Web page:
About 1600 on the afternoon of 14 January 2018, a fire broke out in an unmanned space on the small passenger vessel Island Lady near Port Richey, Florida, during a scheduled transit to a casino boat located about 9 miles offshore in the Gulf of Mexico. 53 people were on board the Island Lady. After receiving a high-temperature alarm on the port engine, the captain turned the Island Lady around to return to the dock. During the return trip, smoke began filling the lazarette, main deck, and engine room. The captain deliberately beached the vessel in shallow water near shore to evacuate the passengers. All crewmembers, employees, and passengers evacuated the vessel by entering the water and wading/crawling ashore. Fifteen people were injured and transported to local hospitals; one passenger died in the hospital several hours after the fire. The Island Lady, valued at $450,000, was declared a constructive total loss.
Probable cause NTSB determines that the probable cause of the fire onboard Island Lady was Tropical Breeze Casino Cruz’s ineffective preventive maintenance program and insufficient guidance regarding the response to engine high-temperature conditions, which resulted in the captain’s continued operation of an engine that was overheating due to a cooling water pump failure, leading to ignition of the exhaust tubing and surrounding structure. Contributing to the spread of the fire was the lack of fire detection in the vessel’s lazarette, which was not required by regulations and which allowed the fire to take hold unbeknownst to the crew.
NTSB determines that the probable cause of the fire onboard Island Lady was Tropical Breeze Casino Cruz’s ineffective preventive maintenance program and insufficient guidance regarding the response to engine high-temperature conditions, which resulted in the captain’s continued operation of an engine that was overheating due to a cooling water pump failure, leading to ignition of the exhaust tubing and surrounding structure. Contributing to the spread of the fire was the lack of fire detection in the vessel’s lazarette, which was not required by regulations and which allowed the fire to take hold unbeknownst to the crew.
The NTSB identified the following safety issues:
- Lack of company guidance regarding engine high-temperature alarms: After the captain received a high-temperature alarm for the port engine’s jacket-water system, he did not shut down the engine but instead left it idling. Doing so allowed the overheating engine to continue to generate excessive heat, which in turn affected the exhaust tubes and ignited their surrounding structures. Tropical Breeze Casino Cruz did not provide specific guidance to its vessel captains about how to respond to high-temperature alarms.
- Lack of fire detection in unmanned spaces with exhaust tubing: Although federal regulations require small passenger vessels to have fire detection and suppression systems in spaces containing propulsion machinery (such as engine rooms), the regulations do not require such systems in unmanned spaces with engine exhaust tubing. The fire on board the Island Lady most likely started in the lazarette―an unmanned space aft of the engine room―through which the exhaust tubes led toward the vessel’s stern. Because there was no fire in the engine room initially, activating the vessel’s fixed fire suppression system for that space would have served no purpose; further, activation would have caused the vessel to needlessly lose all available propulsion during the emergency.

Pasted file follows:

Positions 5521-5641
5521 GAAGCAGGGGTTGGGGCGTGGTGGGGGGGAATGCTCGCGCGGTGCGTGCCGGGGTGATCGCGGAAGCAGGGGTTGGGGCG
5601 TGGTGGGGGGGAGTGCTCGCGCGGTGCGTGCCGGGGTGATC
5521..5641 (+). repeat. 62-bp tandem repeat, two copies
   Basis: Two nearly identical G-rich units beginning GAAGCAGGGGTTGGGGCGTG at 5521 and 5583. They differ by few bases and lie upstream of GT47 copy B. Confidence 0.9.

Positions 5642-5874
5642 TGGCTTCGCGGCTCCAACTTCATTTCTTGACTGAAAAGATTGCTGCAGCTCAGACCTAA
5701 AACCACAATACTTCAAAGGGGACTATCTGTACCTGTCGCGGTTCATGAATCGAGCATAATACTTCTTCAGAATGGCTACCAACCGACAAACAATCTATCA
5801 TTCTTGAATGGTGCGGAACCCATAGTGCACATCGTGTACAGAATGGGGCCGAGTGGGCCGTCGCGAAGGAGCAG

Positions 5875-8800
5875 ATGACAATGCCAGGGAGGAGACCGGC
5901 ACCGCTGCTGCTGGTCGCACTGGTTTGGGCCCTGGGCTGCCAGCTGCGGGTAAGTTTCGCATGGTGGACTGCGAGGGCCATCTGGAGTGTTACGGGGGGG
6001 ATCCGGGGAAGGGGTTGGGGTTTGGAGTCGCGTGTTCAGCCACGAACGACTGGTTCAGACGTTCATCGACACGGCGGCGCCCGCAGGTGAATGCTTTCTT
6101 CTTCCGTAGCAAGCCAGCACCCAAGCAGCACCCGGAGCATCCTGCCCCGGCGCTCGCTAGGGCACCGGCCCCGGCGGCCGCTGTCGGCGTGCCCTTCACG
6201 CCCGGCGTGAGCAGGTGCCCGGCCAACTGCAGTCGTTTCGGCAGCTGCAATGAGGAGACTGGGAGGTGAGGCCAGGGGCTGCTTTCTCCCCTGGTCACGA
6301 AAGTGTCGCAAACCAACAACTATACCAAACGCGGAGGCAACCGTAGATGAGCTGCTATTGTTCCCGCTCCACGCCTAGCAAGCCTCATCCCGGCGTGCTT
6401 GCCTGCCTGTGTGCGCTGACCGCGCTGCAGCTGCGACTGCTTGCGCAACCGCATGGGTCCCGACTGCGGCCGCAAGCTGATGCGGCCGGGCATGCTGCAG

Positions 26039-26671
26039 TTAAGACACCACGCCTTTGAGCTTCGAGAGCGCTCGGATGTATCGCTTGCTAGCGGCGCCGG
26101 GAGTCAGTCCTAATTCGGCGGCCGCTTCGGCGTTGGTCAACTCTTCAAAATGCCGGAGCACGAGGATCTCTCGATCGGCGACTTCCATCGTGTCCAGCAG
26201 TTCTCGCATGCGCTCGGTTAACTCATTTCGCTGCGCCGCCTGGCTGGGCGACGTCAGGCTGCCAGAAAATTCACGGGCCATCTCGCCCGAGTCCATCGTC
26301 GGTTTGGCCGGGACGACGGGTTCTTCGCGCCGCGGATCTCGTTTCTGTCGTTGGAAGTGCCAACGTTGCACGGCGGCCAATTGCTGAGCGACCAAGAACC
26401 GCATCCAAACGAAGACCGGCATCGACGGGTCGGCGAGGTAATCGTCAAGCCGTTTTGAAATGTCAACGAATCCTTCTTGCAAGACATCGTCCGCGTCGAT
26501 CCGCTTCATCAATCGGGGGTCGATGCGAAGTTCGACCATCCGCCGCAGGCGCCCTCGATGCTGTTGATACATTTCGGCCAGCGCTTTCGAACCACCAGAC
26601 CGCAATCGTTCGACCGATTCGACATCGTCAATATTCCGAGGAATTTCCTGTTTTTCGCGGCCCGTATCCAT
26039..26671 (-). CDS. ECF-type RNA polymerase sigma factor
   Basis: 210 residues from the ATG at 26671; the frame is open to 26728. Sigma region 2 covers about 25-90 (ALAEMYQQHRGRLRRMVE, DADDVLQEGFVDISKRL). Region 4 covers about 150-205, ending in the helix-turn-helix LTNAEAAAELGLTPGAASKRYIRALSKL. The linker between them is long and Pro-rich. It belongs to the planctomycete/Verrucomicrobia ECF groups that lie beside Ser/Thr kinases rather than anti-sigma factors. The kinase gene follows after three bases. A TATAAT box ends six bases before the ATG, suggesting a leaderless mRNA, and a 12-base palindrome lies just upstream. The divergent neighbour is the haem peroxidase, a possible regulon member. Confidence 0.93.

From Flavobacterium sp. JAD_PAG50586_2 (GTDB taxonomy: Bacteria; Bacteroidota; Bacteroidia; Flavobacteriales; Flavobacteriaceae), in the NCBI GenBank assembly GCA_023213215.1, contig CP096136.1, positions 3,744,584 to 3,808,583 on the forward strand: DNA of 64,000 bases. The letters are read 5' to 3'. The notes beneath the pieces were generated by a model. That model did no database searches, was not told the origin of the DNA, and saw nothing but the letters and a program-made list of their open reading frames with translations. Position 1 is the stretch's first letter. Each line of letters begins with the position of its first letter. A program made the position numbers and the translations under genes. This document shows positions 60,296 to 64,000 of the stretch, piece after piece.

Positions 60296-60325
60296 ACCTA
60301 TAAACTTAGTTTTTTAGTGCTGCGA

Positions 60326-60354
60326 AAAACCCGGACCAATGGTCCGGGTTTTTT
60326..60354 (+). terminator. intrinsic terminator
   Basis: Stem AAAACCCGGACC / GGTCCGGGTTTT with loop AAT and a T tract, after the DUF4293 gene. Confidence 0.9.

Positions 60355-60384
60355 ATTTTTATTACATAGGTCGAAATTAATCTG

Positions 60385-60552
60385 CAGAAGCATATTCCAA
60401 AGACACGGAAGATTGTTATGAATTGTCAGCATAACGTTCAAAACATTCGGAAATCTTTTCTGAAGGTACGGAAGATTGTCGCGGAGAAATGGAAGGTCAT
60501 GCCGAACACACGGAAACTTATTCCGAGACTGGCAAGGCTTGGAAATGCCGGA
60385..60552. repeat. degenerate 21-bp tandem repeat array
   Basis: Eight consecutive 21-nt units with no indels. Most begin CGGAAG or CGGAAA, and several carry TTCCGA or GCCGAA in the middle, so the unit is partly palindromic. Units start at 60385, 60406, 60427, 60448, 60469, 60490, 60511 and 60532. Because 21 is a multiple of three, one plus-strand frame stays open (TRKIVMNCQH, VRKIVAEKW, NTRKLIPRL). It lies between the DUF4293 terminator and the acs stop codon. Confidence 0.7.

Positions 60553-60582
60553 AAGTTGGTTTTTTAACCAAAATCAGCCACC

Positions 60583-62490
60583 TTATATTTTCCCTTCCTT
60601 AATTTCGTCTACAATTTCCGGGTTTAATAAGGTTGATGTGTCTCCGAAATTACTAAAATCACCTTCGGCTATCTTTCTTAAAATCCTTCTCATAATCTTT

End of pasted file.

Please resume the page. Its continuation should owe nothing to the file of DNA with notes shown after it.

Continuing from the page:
- Insufficient preventive maintenance: Although Tropical Breeze Casino Cruz stated that it implemented a preventive maintenance program after a previous fire on board a company vessel (the Express Shuttle II) in response to an NTSB safety recommendation, the quality of the program was insufficient. The US Coast Guard does not require small passenger vessels to have preventive maintenance programs and, importantly, even when such programs are voluntarily in place (such as in this case), the Coast Guard provides no enforcement oversight.
- Insufficient crew training and documentation: The investigation revealed that the Island Lady crewmembers lacked sufficient understanding of firefighting principles and that their training drills were infrequent or not completed. In addition, records pertaining to crew training drills and daily maintenance checklists were kept only on board the vessel and were lost in the fire; no duplicate records were kept ashore.
- Inappropriate material and design of fuel tank level-indicator system: Counter to Title 46 Code of Federal Regulations 182.440 (a)(7), the Island Lady’s fuel tanks were equipped with plastic hoses used as fuel level indicators; further, the system did not have automatic shutoff valves. As a result, during the fire, the plastic material melted and the release of diesel fuel exacerbated the fire.
As a result of this investigation, the National Transportation Safety Board advised:
- The owner company to:
- Develop and apply an oversight system to ensure that your maintenance program complies with the manufacturer’s recommended preventive maintenance program for the engines and associated machinery and systems onboard vessels.
- Revise marine firefighting and job training programs, including documenting both on board and ashore that all crewmembers are qualified and can continually demonstrate proficiency in their duties, such as firefighting techniques and other emergency situations.
- The US Coast Guard to:
- Require fire detection systems in unmanned spaces with machinery or other potential heat sources on board small passenger vessels.
- Issue a Marine Safety Information Bulletin that addresses the need to use only approved material and components in fuel tank level-indicator systems.
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